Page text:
Here’s how Steve Taylor, the author of Making Time: Why Time Seems to Pass at Different Speeds and How to Control it, explains Groundhog Day Syndrome:

As a child, the world is an incredibly new place; all your experiences are fresh. Children are taking in new information all the time. As we get older, our perceptions become more automatic, and we have fewer new experiences. At five years old, practically everything is new; by 20, you might travel to a new country, or fall in love for the first time; but, by 50, most experiences are repetitious. As we get older, we establish routines in order to feel happier and more secure; but, paradoxically, the more familiar our life becomes, the quicker time appears to pass, and the more anxious we become about running out of time.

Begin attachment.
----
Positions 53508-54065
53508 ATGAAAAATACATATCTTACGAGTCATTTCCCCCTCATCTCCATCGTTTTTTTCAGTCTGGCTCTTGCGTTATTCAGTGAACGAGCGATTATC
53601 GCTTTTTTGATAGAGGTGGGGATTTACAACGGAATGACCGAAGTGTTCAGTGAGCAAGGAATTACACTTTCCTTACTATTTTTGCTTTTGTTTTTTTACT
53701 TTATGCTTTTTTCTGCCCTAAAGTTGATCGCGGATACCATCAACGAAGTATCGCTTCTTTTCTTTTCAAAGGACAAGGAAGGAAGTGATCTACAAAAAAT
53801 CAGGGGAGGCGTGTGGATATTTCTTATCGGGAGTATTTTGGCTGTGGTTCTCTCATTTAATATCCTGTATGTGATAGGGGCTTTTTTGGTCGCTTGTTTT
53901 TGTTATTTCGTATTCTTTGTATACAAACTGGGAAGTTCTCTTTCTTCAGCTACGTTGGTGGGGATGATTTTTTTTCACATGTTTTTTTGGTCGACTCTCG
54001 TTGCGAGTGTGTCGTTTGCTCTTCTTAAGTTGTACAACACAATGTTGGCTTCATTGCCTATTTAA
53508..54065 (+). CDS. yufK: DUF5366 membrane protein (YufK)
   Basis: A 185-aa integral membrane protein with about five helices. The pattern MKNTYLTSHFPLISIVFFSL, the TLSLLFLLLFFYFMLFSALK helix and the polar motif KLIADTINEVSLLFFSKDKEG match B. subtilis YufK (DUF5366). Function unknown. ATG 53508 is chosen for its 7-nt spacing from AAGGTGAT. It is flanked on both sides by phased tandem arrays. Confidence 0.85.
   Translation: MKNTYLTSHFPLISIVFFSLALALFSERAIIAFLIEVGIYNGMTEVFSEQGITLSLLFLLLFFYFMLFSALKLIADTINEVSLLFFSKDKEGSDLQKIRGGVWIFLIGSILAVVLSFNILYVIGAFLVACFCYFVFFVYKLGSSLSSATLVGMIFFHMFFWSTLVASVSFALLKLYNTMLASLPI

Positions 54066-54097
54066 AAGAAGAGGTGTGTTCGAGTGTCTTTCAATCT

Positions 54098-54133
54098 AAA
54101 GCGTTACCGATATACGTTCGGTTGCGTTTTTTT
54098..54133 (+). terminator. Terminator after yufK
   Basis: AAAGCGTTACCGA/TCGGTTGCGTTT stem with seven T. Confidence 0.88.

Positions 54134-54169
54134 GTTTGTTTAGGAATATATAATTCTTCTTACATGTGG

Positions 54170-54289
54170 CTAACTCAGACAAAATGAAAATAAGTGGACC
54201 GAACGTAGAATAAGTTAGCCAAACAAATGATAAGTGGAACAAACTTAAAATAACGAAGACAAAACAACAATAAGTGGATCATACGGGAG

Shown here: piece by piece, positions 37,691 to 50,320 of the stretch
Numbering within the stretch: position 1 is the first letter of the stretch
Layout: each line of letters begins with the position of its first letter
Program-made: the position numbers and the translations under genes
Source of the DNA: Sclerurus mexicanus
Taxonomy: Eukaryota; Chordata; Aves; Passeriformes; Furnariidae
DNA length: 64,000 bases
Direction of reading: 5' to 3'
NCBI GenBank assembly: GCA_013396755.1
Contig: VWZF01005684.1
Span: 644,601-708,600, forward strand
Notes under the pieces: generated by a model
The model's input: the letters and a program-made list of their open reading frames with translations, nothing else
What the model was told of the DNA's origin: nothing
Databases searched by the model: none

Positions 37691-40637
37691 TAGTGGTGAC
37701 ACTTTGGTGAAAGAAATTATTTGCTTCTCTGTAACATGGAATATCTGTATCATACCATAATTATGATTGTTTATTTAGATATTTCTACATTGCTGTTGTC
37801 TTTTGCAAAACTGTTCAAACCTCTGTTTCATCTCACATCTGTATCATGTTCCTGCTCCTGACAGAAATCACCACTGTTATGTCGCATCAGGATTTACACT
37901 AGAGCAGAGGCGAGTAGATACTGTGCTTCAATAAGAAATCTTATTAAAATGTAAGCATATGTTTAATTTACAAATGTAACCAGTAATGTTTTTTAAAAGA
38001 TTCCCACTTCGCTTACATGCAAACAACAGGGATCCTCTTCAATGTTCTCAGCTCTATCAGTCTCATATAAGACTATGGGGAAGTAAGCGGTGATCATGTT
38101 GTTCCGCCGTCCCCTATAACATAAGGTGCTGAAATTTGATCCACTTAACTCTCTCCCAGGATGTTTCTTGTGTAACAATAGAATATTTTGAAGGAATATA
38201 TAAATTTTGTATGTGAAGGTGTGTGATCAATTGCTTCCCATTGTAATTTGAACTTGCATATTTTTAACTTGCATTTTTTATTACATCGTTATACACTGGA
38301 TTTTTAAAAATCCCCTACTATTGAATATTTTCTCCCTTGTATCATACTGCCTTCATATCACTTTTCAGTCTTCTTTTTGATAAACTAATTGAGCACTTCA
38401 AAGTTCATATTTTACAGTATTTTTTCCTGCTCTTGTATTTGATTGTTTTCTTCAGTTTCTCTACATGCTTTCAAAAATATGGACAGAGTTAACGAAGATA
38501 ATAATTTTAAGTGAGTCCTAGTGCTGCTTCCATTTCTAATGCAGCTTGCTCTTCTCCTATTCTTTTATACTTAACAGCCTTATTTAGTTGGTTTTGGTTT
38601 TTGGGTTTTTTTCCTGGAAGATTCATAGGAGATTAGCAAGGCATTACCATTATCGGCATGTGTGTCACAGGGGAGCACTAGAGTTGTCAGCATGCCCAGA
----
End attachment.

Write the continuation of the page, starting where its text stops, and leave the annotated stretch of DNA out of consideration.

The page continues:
But none of this is inevitable.

There are things we can do to mitigate the effects of Groundhog Day. Here’s 3 that Taylor suggests:

  1. Change a routine — go on a holiday, take a different route to work, try a new sport … shaking things up  stimulates the senses … and this in turn, slows down time (and as a bonus, creates new memories)
  2. Reclaim nights and weekends —  these pass faster than our working weeks for both good and bad reasons. If we spend time on activities that absorb us — reading, hiking, cooking — time flies, but we have the reward of doing something meaningful and pleasurable (and in-the-zone activities are excellent for our our mental health.) But if we spend too many of our evenings and weekends passive and mindless — zoning out by watching TV or surfing the net, then time passes just as fast but without any benefit to us.